The praying mantis habitat can vary depending on the species and if they are a wild or pet praying mantis. Praying mantises tend to live in bushy fields or gardens and can actually be found in a lot of gardens throughout the United States. The climate is usually warm and tropical or temperate. Praying mantises are prominent throughout Northern Africa, Asia, Southern Europe and North America. Green, warm habitats are most common for wild praying mantis habitats.They can camouflage well within their surroundings.
Owning a praying mantis as a pet can be really fun since they are harmless to humans. Searching for a praying mantis for sale can be easier than you may think since a lot of people choose to keep these beautiful creatures as pets. You can find egg sacks on your own in the garden or order them from a nursery, pet store, or online store of your choice. A praying mantis has to have the right food for its size. A young pet praying mantis nymph will eat smaller flies. As your pet praying mantis grows it will eat crickets and other larger insects. Praying mantis pets will want habitats which have leafy greens, brown sticks, and remain warm. The enclosure that you keep them in should not be too big, but around three to four times their size. Grass and dirt can be added to the bottom of their habitat and holes should be put in the top to ensure that air is able to get in and out. Cross ventilation is important. The inside of the habitat should be misted with water very lightly on a daily basis to keep the environment humid. You can give them water inside a small bowl inside the habitat, but your pet praying mantis could fall in it and drown so it is better to use wet paper towels or just mist when your praying mantis pets are young.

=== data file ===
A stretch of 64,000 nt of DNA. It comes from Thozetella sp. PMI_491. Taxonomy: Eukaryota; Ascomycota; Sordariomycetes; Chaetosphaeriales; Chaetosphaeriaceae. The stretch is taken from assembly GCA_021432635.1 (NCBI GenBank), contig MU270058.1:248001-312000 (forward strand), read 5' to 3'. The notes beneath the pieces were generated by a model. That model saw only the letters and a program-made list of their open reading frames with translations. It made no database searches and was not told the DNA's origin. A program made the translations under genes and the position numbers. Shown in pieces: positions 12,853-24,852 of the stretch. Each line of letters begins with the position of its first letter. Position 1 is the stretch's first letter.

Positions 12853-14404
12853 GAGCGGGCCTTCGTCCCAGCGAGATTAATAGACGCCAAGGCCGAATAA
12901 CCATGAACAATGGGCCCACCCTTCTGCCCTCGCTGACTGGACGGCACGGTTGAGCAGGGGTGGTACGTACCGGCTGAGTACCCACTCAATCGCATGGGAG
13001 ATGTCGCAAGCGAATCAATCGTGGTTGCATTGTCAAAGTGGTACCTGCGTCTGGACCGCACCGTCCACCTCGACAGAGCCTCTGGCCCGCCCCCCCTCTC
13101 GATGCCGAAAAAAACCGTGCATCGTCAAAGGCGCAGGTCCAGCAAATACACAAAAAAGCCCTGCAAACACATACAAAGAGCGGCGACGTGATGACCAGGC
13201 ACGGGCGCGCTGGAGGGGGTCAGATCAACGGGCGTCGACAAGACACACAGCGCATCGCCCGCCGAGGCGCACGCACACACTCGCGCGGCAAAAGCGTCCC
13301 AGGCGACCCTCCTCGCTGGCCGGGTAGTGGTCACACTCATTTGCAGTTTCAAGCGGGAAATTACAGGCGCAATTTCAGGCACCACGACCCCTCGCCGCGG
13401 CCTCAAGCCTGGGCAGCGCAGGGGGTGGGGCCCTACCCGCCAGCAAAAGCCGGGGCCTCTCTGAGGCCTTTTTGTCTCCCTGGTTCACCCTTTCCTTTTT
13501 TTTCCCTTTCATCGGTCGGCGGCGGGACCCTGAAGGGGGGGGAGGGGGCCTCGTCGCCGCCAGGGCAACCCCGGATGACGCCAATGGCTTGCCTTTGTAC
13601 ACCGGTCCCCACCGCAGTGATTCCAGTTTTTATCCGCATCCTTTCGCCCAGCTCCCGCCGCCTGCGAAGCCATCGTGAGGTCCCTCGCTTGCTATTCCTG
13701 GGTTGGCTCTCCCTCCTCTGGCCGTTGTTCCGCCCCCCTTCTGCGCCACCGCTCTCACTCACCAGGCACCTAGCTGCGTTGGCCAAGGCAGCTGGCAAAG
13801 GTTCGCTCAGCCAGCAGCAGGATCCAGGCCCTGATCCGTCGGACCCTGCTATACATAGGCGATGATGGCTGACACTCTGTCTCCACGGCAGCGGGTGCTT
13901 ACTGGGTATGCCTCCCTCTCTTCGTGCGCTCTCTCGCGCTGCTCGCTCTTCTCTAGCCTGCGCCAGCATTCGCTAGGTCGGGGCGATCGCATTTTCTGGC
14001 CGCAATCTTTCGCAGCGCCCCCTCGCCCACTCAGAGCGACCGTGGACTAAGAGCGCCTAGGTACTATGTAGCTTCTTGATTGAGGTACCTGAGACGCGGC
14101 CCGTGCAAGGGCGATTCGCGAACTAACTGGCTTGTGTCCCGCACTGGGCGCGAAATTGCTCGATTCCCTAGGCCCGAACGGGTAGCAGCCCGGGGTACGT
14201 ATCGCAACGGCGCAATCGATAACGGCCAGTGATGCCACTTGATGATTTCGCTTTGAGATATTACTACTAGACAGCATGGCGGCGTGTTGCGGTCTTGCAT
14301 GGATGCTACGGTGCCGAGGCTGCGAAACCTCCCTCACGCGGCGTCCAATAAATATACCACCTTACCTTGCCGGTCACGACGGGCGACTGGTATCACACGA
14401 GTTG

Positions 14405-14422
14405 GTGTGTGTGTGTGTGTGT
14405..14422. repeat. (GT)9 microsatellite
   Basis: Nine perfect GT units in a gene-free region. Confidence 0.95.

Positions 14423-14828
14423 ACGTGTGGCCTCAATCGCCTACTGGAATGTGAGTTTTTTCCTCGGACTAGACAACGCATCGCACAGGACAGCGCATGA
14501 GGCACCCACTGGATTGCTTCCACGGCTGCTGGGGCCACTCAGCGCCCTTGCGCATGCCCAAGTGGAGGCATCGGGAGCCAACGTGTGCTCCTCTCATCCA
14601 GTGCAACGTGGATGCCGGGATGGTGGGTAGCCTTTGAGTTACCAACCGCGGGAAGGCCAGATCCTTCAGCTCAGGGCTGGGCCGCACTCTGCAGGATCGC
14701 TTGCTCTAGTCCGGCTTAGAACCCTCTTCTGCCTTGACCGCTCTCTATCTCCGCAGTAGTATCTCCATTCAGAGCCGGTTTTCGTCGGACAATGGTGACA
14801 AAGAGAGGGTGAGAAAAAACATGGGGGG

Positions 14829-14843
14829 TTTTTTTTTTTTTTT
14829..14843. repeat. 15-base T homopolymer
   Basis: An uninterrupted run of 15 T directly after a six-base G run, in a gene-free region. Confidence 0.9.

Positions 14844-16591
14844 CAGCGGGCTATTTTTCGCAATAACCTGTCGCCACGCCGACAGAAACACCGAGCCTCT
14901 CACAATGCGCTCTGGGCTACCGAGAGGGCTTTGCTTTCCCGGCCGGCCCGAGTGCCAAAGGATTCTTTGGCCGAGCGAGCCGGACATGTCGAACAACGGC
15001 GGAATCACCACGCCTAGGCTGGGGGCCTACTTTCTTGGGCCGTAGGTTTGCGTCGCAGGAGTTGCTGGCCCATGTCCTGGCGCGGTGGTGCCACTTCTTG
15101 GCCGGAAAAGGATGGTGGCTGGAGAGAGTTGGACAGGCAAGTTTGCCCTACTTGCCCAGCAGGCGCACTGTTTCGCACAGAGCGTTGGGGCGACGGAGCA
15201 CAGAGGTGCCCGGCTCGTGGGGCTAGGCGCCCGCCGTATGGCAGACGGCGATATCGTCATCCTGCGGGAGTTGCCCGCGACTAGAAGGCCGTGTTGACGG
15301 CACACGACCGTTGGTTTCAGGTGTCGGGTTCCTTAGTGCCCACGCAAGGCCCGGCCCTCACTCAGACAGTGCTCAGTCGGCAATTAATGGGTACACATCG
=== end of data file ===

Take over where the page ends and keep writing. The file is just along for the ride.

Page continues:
If you own more than one praying mantis, they should be housed in separate containers since they may have conflict and may actually eat each other depending on the species. Molting is also a normal phase for them to go through and they will do so a few times throughout their life span. Adding vitamins and minerals to their insect meals is not essential to their well-being, but can help them live longer lives while in captivity.
Praying Mantis Fun Facts
Female praying mantises tend to eat their male mates while mating with them, or shortly after.
Some species of praying mantis are able to get as large as a tea cup or up to 6 inches long.
Praying mantises can be used as natural pest control due to the fact that they are carnivores and will eat the smaller insects that ruin your plants.
The Chinese Mantises that are seen throughout the United States are exotic. They were introduced to the area and are not native to it.
Praying mantises are closely related to termites and cockroaches.
Praying mantises have binocular-like eyesight, but only have one ear. Some species can use this ear to detect bat ultrasound and know when they need to dive bomb while flying to avoid being bat dinner.
A praying mantis will bite the back of their victims neck to paralyze them before eating them.
The three most common species of mantis are the European Mantis, Carolina Mantis and the Chinese Praying Mantis.
- Praying mantises are actually referred to as praying mantids in many areas. Both are technically correct.